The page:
> went, suggests the possibility that it did it, or played a part. I'd
    > label it very clearly, and put it on the shelf in the back, far away,
    > or in a box with other potentially bad things.
    >
    > I have kept parts that i've labelled 90% chance broken. But I rarely
    > use them, i usually get another one. But if it's 90% chance a
    > killer!!! then i'd prob throw it out. If I labelled it then i
    > wouldn't use it. Except maybe for curiousity to test it.
    >
    > If you ever have old motherboards, and old hard drives the potentially
    > dodgy PSU and the potentially dodgy PCI-IDE card then you could test
    > again!!! See if it's repeatable. And try with a different PCI-IDE
    > card. A different PSU.
    > It's likely that you'll be able to prove that the PCI-IDE card didn't
    > play a part, and you may want to take it out of retirement - if you
    > had ever retired it.- Hide quoted text -
    >
    > - Show quoted text -


    I wondered the same thing (about why the SATA didn't die). I don't
    remember, but I think I had the SATA plugged into a different
    connector on the PSU. The 4 IDE HDDs were connected by one Molex from
    the PSU and daisy-chained. Perhaps that single PSU line is putting out
    too much voltage. This is a modular power supply, so I could isolate
    the (potentially) bad line.

    I have always used Enermax PSUs and never had a problem. I am going to
    RMA the Hiper PSU and get an Enermax.

    Thanks,
    Sarah
     
    , Sep 19, 2007
    #3
  4. Paul Guest

    wrote:
    > On Sep 19, 10:24 am, ""
    > <> wrote:
    >> On Sep 19, 3:29 pm, wrote:
    >>
    >>
    >>
    >>
    >>
    >>> I am currently building a new rig (AMD dual core, ASUS mobo, Hiper 580
    >>> watt psu, 4 IDE HDDs and 1 SATA HDD). The 4 IDE HDDs are pulls from my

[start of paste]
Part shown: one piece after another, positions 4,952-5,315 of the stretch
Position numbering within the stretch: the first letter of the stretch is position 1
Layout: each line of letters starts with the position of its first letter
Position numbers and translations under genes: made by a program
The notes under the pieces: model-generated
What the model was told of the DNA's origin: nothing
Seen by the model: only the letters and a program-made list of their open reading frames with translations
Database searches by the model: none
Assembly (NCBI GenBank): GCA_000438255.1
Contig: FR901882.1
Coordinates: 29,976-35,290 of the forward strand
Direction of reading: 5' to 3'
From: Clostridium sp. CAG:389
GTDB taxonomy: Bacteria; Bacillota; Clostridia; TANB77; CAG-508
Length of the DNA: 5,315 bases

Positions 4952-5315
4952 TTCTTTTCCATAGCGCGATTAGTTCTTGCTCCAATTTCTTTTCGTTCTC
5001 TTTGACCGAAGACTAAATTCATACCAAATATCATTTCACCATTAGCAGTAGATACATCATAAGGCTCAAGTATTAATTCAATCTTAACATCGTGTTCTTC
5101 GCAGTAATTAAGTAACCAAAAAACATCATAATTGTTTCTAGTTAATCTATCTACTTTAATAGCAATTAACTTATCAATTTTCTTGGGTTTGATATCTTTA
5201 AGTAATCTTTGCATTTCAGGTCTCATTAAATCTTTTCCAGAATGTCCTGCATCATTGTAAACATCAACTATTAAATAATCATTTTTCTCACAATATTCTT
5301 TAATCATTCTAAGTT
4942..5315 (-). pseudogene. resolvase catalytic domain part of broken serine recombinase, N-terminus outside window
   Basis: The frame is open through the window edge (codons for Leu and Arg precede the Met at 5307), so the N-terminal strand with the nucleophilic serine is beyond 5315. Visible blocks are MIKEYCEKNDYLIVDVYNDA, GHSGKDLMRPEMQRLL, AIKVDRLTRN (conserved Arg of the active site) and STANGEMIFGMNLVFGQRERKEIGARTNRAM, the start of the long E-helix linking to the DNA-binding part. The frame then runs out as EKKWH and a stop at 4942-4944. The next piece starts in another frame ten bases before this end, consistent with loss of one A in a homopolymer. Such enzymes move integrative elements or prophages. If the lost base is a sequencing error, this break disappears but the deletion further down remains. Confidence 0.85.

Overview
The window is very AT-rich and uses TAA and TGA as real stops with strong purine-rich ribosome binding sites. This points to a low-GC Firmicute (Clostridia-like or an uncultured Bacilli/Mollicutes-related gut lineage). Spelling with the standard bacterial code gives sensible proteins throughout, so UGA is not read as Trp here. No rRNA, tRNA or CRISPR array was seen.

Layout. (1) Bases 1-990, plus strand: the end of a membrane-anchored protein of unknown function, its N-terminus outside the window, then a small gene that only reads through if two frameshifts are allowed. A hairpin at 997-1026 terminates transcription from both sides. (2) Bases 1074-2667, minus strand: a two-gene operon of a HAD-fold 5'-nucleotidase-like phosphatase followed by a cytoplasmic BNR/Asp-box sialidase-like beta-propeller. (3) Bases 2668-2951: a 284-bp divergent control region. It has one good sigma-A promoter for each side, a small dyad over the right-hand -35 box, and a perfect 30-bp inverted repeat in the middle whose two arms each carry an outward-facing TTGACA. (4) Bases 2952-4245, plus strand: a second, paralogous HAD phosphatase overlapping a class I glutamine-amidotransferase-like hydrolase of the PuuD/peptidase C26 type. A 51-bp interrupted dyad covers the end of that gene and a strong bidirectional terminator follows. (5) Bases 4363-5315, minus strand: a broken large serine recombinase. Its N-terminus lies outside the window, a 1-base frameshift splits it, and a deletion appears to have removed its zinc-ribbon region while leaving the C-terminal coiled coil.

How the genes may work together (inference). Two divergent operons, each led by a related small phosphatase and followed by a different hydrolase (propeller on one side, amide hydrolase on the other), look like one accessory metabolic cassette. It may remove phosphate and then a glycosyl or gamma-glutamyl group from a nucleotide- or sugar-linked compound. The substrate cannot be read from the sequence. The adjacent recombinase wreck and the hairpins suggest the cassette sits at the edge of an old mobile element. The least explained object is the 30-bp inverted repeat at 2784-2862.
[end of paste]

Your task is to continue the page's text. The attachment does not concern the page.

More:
>>> old machine and are plugged into a Rosewill PCI-IDE expansion card.
    >>> Here's what happened:
    >>> All 4 of the IDE HDDs were plugged into the Rosewill PCI card and were
    >>> recognized by BIOS when I booted up the first time on the new machine
    >>> (with no OS installed yet). I rebooted and then none of the drives
    >>> were recognized. I immediatedy removed them and put them into my old
    >>> machine and to my dismay, none of them spun up.
    >>> What could have happened? All of the components are brand new except
    >>> for the 4 dead HDDs. How can 4 HDDs fail at once? Could it be the PSU?
    >>> Thanks,
    >>> Sarah

    >> Hiper is a terrible PSU. I bought a few once on recommendation. The
    >> voltages went everywhere. I tested it with a multimeter. It didn't
    >> break the hard drives though.
    >>
    >> FSP is a cheap but good make. Or expensive ones like Antec or PC Power
    >> and Cooling.
    >>
    >> Odd how the SATA drive didn't break. 'cos that's plugged into the
    >> power supply too.
    >>
    >> Personally, i'd stick a note on the PSU with a warning.. and put it on
    >> my shelf. Or since I have so many Good spare PSUs i'd throw it out.
    >>
    >> I don't know how much your PCI-IDE card was, and I don't know if/how
    >> it could've messed it up . But the fact that only your IDE drives
    >> went, suggests the possibility that it did it, or played a part. I'd
    >> label it very clearly, and put it on the shelf in the back, far away,
    >> or in a box with other potentially bad things.
    >>
    >> I have kept parts that i've labelled 90% chance broken. But I rarely
    >> use them, i usually get another one. But if it's 90% chance a
    >> killer!!! then i'd prob throw it out. If I labelled it then i
    >> wouldn't use it. Except maybe for curiousity to test it.
    >>
    >> If you ever have old motherboards, and old hard drives the potentially
    >> dodgy PSU and the potentially dodgy PCI-IDE card then you could test
    >> again!!! See if it's repeatable. And try with a different PCI-IDE
    >> card. A different PSU.
    >> It's likely that you'll be able to prove that the PCI-IDE card didn't
    >> play a part, and you may want to take it out of retirement - if you
    >> had ever retired it.- Hide quoted text -
    >>
    >> - Show quoted text -

    >
    > I wondered the same thing (about why the SATA didn't die). I don't
    > remember, but I think I had the SATA plugged into a different
    > connector on the PSU. The 4 IDE HDDs were connected by one Molex from
    > the PSU and daisy-chained. Perhaps that single PSU line is putting out
    > too much voltage. This is a modular power supply, so I could isolate
    > the (potentially) bad line.
    >
    > I have always used Enermax PSUs and never had a problem. I am going to
    > RMA the Hiper PSU and get an Enermax.
    >
    > Thanks,
    > Sarah
    >


    The problem could be with the Rosewill card, damaging the ribbon cable
    interface on anything connected to it. If other drives were powered
    from the same power supply and were not affected, I would suspect
    the controller card.

    Paul
     
    Paul, Sep 19, 2007
    #4